General Lee had chosen the small town of Gettysburg for his attempt at invading the North, as it was easily located and there were ten roads that lead into the area. It is estimated that 569 tons of ammunition was used during the battle. Almost one third of the soldiers engaged in the battle became casualties with 28% of the Union army and 37% of the Confederate army listed as dead, wounded or missing. Of the casualties 7,058 were fatalities, 33,264 were wounded and 10,790 soldiers were listed as captured or missing.
The 2000 or so inhabitants of Gettysburg were left to deal with thousands of the wounded. Homes, churches and any suitable buildings were used a field hospitals for those injured in the battle. At these field hospitals amputated limbs lay in heaps and were buried in piles. Volunteers came from both the north and the south to take care of the wounded and bury the dead, who lay under the summer sun until they were collected and interred. The 5000 horses and mules that perished in the battle were put into piles and burnt leaving a stench, which lingered in the town for weeks. Today the Gettysburg National Cemetery and the Gettysburg National Park are among the most revered historical landmarks in the US. Half of the battlefield has been preserved as a national park, however many historically significant locations lie outside of the park.
The town is now a tourist area with people visiting the battlefields and paying homage to the thousands who perished during that three-day battle. Along with people with people who have a historic interest in the area the town is also a magnet for enthusiasts of the paranormal as it is said that Gettysburg has the highest concentration of haunted places in the U.S.
We were lucky enough to spend two days in Gettysburg (including the holiday of 4th July). The Lighter Farmhouse is a private home, which was built during the Civil War and also offers bed and breakfast style accommodation. It was used as a field hospital during and after the Battle of Gettysburg and according to the current owner the two downstairs front rooms were used as operating theatres. Each room has windows on either side of the room and the wounded (most of whom required amputations) were literally lined up the windows, then rolled in the window for their surgery. It is said that piles of limbs grew around the house before they were finally burnt and buried!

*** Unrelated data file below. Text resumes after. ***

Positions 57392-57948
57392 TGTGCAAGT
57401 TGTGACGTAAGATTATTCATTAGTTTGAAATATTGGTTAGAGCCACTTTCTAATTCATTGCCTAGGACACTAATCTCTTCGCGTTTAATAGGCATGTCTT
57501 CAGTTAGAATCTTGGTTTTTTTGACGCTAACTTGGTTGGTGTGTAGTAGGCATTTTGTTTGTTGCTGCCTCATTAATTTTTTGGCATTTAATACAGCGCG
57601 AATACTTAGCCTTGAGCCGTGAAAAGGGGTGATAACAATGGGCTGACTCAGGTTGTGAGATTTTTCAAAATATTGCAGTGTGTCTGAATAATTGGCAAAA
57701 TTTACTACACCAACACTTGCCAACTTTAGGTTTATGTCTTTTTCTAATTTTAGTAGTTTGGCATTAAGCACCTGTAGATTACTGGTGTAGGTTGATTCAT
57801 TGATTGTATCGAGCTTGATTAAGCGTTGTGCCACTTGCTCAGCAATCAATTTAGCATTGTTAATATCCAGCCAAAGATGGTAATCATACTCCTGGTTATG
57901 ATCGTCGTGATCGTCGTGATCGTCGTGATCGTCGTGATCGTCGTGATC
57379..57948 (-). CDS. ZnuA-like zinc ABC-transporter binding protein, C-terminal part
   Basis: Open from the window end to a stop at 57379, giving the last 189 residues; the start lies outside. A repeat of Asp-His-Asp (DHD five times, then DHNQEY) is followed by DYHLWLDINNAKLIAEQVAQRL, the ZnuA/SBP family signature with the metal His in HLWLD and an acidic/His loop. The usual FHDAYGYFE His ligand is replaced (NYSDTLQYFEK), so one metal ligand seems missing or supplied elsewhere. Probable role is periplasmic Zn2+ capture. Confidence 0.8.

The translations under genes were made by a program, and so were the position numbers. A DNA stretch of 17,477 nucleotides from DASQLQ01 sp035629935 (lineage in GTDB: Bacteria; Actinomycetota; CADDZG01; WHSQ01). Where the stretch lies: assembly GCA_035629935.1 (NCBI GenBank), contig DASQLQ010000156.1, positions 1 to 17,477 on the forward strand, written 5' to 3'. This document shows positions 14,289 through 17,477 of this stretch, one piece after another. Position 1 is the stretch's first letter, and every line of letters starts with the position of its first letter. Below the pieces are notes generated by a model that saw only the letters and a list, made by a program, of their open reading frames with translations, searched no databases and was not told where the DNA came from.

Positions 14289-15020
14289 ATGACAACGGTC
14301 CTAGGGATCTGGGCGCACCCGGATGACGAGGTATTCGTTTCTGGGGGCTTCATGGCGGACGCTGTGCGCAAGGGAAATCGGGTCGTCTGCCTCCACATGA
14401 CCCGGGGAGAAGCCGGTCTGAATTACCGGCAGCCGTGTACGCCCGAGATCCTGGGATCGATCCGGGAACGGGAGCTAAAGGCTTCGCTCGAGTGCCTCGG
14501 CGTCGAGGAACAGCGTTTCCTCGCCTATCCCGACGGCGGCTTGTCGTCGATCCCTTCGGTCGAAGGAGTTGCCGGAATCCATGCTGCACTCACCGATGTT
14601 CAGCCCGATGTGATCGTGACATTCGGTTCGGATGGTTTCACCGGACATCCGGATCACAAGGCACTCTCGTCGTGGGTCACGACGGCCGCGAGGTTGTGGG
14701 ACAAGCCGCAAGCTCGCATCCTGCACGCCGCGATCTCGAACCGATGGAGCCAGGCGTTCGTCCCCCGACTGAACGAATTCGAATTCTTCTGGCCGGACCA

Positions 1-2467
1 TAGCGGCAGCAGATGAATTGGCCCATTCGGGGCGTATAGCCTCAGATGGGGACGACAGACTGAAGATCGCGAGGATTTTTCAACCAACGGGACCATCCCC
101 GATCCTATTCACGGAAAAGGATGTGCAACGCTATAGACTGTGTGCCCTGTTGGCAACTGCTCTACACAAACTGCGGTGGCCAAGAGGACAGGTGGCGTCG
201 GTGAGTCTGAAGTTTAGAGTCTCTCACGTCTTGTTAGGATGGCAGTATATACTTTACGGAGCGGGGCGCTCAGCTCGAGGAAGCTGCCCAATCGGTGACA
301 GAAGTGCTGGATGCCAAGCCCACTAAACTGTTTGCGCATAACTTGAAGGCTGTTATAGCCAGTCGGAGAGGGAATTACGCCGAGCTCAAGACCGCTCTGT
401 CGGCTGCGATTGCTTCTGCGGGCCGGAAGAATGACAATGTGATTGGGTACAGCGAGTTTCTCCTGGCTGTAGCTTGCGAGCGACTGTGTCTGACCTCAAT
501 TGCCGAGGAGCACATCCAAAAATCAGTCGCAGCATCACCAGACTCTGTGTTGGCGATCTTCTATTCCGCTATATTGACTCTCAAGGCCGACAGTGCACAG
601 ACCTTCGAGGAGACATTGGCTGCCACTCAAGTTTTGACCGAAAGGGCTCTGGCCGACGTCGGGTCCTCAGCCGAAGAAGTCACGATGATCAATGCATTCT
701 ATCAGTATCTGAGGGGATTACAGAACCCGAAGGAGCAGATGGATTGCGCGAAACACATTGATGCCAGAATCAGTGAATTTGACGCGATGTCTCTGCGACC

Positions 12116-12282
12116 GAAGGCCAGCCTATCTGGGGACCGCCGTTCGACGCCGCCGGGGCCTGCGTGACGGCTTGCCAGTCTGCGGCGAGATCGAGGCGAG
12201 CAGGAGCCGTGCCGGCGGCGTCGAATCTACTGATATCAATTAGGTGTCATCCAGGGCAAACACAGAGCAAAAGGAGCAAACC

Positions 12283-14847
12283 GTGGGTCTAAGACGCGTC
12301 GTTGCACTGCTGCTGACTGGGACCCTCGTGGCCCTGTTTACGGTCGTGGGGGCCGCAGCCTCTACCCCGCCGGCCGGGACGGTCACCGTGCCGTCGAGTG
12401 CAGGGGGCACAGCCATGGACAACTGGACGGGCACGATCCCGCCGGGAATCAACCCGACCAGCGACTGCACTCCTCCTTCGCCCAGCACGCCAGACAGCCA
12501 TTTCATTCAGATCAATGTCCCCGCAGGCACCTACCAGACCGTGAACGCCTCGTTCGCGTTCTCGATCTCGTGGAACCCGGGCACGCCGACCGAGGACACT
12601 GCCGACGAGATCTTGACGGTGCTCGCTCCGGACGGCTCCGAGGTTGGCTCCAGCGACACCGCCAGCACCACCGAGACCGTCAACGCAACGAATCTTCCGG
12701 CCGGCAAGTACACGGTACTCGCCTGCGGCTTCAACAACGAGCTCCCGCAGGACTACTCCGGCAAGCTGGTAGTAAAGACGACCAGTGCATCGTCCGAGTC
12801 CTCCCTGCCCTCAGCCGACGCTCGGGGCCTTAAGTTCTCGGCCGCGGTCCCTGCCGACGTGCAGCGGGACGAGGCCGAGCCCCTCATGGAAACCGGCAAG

Apparently apparitions who seem to be reliving the battle have been sighted around the house, guests report being awoken in the night by strange sounds and doorknobs seemingly turn themselves. During our time there however we did not notice anything paranormal.
The battlefield itself has very little left. The area where the main battles were fought have been made into a living monument with a museum,many statues and monuments and kilometers of roads. We headed off one morning to follow the battlefield audio tour and did not finish it.
We had to return the following day to complete the tour.
These are a few of the hundreds of photos we took around the Gettysburg battlefield area and the home which was once a field hospital.